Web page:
Before you decide to cut threads into your part, a design decision must be made which determines the relative value of modeling the threads. Thread features are often very resource intensive at the part level, and that issue only magnifies when multiple parts are inserted into an assembly. The best policy, depending upon design intent, is to avoid modeling threads in SolidWorks if at all possible. Having said that, below is a list of six ways to model threads (same process for both internal and external threads) in order of increasing complexity of operations:

I. No threads. This is the baseline from which the other numbers have been extracted. Imagine a simple socket-head cap screw shape without threads.
# of features = 4. Rebuild time = 0.00-0.02 sec.

II. Cosmetic Threads. Go to Insert/Annotations/ Cosmetic Threads. This paints a visual representation of threads onto your feature. It also imports a thread callout into your drawing. This method does not add any features to your model, and it does not increase rebuild time. It is somewhat parametric as it will partially update with design changes. The disadvantages are that it doesn’t look very realistic, behaves quirky sometimes, and doesn’t show up in model rendering.
# of features = 4. Rebuild time = 0.00-0.02 sec.

III. Simple Swept Profile. Draw a line following the temporary axis of your feature. Draw your thread profile. Do a Swept Cut, and choose Twist Along Path. Input the number of turns required. This is a very quick and easy way to cut threads into your feature. It is partially dynamic depending upon your sketch relations.
# of features = 7. Rebuild time = 0.06-0.09 sec.

IV. Revolved Threads. Draw your thread profile. Do a Revolved Cut around your temporary axis. Do a linear pattern of your cuts. Again, this is a quick and easy way to model threads. The disadvantage is that it is not an actual thread since the cut is revolved and not swept. This method serves to get the point across without being too resource intensive.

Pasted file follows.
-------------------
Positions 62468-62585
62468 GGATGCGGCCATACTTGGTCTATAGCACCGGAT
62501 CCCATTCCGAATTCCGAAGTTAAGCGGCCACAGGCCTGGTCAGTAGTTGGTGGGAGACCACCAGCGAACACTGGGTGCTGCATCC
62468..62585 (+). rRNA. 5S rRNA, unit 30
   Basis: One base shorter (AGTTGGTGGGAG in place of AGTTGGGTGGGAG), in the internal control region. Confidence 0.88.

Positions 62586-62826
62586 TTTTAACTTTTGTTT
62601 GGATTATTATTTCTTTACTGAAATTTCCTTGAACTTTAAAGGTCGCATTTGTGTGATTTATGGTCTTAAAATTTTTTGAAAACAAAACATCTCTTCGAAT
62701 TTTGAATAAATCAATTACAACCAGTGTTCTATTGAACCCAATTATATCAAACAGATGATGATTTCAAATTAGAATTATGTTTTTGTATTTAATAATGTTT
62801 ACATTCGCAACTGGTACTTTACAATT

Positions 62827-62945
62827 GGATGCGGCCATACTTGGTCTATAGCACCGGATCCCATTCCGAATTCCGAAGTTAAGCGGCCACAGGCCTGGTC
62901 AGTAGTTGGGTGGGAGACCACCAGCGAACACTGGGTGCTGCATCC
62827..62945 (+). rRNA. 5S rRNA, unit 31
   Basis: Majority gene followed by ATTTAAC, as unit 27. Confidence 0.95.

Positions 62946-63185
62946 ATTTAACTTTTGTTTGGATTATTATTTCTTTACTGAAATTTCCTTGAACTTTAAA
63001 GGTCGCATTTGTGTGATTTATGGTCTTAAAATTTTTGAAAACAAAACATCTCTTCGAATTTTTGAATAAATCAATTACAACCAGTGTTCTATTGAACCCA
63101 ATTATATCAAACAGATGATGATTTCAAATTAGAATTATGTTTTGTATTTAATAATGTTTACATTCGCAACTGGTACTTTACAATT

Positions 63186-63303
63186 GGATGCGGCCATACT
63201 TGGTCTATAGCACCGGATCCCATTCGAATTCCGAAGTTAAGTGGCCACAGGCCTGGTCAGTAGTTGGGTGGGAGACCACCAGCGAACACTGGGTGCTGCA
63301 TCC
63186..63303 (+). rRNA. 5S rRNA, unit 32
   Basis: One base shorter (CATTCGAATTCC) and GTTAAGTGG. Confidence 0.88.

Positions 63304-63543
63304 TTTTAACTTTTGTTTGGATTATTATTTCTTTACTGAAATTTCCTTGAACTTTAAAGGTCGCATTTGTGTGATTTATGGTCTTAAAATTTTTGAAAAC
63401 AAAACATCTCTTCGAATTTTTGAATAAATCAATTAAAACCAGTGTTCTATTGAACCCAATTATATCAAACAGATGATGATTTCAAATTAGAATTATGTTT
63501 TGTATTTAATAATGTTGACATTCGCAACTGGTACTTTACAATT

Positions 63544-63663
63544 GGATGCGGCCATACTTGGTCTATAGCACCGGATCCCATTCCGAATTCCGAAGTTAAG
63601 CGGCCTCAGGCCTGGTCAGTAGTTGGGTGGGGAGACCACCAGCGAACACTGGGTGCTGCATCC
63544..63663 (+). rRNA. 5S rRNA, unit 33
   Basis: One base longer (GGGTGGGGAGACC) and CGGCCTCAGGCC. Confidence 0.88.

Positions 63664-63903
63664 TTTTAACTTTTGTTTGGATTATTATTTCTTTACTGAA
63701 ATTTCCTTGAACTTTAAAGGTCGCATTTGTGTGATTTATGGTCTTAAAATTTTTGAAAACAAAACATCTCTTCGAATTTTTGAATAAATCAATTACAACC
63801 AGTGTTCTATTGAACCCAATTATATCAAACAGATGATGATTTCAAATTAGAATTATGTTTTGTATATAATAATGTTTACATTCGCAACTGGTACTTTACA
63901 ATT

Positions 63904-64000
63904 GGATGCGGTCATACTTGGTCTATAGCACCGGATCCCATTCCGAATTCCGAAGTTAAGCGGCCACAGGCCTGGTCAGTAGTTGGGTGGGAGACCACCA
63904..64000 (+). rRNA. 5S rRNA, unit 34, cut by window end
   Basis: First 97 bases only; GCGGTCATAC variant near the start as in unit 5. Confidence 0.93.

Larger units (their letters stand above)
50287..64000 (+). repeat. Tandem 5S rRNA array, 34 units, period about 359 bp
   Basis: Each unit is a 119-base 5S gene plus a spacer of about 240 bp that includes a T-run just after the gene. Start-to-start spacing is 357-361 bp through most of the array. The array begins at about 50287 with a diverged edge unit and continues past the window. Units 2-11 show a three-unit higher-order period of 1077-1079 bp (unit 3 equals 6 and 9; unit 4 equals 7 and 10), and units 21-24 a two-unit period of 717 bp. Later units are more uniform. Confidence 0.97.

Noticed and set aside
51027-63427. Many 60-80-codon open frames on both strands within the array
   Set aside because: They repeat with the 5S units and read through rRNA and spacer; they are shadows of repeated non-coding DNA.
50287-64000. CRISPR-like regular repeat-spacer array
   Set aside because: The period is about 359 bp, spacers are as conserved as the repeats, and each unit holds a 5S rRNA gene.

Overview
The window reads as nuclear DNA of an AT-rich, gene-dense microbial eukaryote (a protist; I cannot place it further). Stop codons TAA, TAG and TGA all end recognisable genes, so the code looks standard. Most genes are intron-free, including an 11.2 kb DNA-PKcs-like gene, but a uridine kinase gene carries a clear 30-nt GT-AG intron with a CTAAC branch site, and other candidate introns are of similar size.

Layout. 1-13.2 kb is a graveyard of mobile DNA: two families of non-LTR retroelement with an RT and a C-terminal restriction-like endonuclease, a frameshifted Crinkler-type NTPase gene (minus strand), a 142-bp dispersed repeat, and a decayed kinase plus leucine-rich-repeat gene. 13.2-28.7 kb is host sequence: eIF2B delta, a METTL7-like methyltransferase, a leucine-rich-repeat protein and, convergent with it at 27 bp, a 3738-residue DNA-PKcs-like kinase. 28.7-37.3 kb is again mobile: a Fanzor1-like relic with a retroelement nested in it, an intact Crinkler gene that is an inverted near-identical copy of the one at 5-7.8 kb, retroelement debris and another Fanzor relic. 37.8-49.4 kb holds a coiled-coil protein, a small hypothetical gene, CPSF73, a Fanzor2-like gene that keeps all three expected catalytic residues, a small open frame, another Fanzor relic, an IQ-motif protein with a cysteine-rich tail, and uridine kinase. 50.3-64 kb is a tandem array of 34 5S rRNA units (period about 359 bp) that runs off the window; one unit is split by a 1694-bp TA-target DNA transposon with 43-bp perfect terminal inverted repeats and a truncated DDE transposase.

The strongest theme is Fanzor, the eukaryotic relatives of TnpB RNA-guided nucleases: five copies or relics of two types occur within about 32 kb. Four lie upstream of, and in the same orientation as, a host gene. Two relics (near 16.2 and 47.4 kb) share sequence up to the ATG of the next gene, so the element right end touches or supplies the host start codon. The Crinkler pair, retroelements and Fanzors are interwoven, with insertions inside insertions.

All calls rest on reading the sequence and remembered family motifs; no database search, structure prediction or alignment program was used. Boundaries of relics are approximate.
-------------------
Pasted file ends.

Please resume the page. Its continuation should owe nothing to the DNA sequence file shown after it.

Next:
# of features = 7. Rebuild time = 0.09 sec.

V. Helix Method. Draw a helix that wraps around your feature. Draw your thread profile. Do a Swept Cut of your profile following your helix. This is a very realistic method for creating threads, as you can control the pitch, height, starting angle, etc. of your helix in a simple property manager. The major disadvantage is that helixes are notoriously resource intensive, and it is not dynamic. The amount of resource that swept cuts following a helix command depends upon many factors including the pitch and how/where the cut starts.
# of features = 8. As far as rebuild time goes, I got significantly variable results in the range of 0.20 to 45.34 sec depending on how I constructed the cut. With the cut starting 180° from the helix start point, I was able to reproducibly get 0.20 sec. rebuilds.

VI. Swept Surface. Draw a line following your temporary axis. Draw a line perpendicular with that line (in a separate sketch) that is collinear with the top or bottom of your feature (or wherever you want your cut to start). Pick Swept Surface and sweep the second line around the first with a Twist Along Path option. Match the parameters to your thread pitch. Convert the edge of this surface into a 3D sketch. This should essentially be the same as a helix. Draw your thread profile. Do a Swept Cut that follows the 3D sketch. Although this method seems like it is overly complicated at first, it has the benefit of being completely parametrically driven depending upon your sketch relations. It will update your cuts to your model changes. The major disadvantage is that it is a resource hog.
# of features = 10. Rebuild time = 18.33-19.86 sec.